Citizen opposition to COVID-19 vaccination has emerged across the globe, prompting pushes for mandatory vaccination policies. But a new study based on evidence from Germany and on a model of the dynamic nature of people’s resistance to COVID-19 vaccination sounds an alarm: mandating vaccination could have a substantial negative impact on voluntary compliance.
In network science, the famous "friendship paradox" describes why your friends are (on average) more popular, richer, and more attractive than you are. But a slightly more nuanced picture emerges when we apply mathematics to real-world data.
New research published in Nature provides a powerful yet surprisingly simple way to determine the number of visitors to any location in a city.
In groundbreaking work, a team led by SFI Professor Chris Kempes has developed a new ecological biosignature that could help scientists detect life in vastly different environments. Their work appears as part of a special issue of the Bulletin of Mathematical Biology collected in honor of renowned mathematical biologist James D. Murray.
Research brief: How the pandemic exploited socioeconomic disparities in Santiago, Chile and other cities
COVID-19 hit the world’s cities especially hard, and some of the worst suffering occurred in economically depressed neighborhoods. In Santiago, Chile, for example, low-income people were more likely to contract and die from the disease than residents in other parts of the capital city, according to new research published in the journal Science.
The rapid spread of the coronavirus around the world is a grim reminder of the importance of inter-governmental cooperation — and the consequences of trying to go it alone. A new paper published in PNAS and co-authored by SFI external professor Matthew Jackson found that infection rates from diseases like COVID-19 can be decreased if nations, states, and cities develop proactive policies that allow them to act fast to contain a crisis.
In a commentary this week in the Proceedings of the National Academy of the Sciences, SFI colleagues Simon DeDeo and Elizabeth Hobson* discuss the science of social hierarchy — what rank is, what it does, and where it comes from.
Darla Moore has been elected to the Santa Fe Institute’s Board of Trustees, with a three-year appointment beginning in May 2021. Moore is the Founder and Chair of the Palmetto Institute, a not-for-profit think tank that aims to raise per capita income in South Carolina.
In an analysis published in the journal PLOS One, alumni of the iconic Complex Systems Summer School took a close look at collaboration among a total of 823 participants who attended summer schools from 2005 to 2019.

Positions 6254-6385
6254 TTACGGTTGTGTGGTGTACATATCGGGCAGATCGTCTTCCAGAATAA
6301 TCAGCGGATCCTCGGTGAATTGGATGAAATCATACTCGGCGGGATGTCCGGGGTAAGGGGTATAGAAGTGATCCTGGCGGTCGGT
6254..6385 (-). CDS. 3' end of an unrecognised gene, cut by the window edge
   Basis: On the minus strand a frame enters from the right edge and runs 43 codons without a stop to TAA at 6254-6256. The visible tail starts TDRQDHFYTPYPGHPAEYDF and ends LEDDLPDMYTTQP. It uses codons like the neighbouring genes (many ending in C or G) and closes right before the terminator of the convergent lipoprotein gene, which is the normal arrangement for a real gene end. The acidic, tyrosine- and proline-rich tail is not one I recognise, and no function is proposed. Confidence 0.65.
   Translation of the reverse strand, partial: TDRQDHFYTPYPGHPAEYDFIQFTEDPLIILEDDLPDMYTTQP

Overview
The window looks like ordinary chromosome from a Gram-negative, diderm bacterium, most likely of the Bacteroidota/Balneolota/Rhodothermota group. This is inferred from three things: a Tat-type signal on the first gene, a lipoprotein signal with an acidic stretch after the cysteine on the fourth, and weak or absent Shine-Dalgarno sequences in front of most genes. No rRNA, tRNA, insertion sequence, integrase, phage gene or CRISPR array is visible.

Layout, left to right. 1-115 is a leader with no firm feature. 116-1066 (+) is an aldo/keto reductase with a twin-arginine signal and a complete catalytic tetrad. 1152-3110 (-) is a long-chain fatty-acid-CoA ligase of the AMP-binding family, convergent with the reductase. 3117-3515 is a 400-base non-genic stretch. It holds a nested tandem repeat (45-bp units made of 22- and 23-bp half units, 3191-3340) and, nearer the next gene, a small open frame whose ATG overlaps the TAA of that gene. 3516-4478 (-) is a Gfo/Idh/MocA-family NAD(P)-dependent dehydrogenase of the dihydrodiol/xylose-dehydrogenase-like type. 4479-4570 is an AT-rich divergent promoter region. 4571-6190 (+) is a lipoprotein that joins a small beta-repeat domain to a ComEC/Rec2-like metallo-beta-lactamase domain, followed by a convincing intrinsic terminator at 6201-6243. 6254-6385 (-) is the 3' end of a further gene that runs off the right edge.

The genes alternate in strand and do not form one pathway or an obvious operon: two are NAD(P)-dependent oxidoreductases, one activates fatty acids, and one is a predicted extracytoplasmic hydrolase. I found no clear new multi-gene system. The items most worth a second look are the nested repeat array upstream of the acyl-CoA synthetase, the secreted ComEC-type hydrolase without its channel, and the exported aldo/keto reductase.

Michael Mauboussin, Head of Consilient Research at Counterpoint Global, Morgan Stanley Investment Management, retired from his 8 1/2-year chairmanship of SFI’s Board of Trustees following the board’s bi-annual meeting in May.
The human world is, increasingly, an urban one — and that means elevators. Two physicists saw this as an opportunity to explore the factors that determine elevator transport capabilities in their new paper in the Journal of Statistical Mechanics.
The crisis of COVID-19 exposed both weaknesses and opportunities in American education. These were the subject of an online SFI flash workshop on “Education, Equity, and Technology.”
By simulating the physiology and decisions of early way-finders, an international team of archaeologists, geographers, ecologists, and computer scientists has mapped the probable “superhighways” that led to the first peopling of the Australian continent some 50,000-70,000 years ago.
An SFI-authored paper on “Nonlinear Information Bottleneck” is one of four papers to win the 2021 Entropy Best Paper Awards.
Underneath the apparent messiness of forests lurk extraordinary regularities, governed by the biological mechanisms that drive universal forces of growth, death, and competition.
Now that cases in New Mexico are declining and the vaccination campaign is in swing, the SFI postdoctoral fellows are regrouping for a second Pandemic Pod, from April 16 – 23. Like its predecessor, this second Pod involves strict testing and quarantine measures.
Data extracted from the oldest surviving document recording Korean history shows a strong correlation between extreme weather events and war.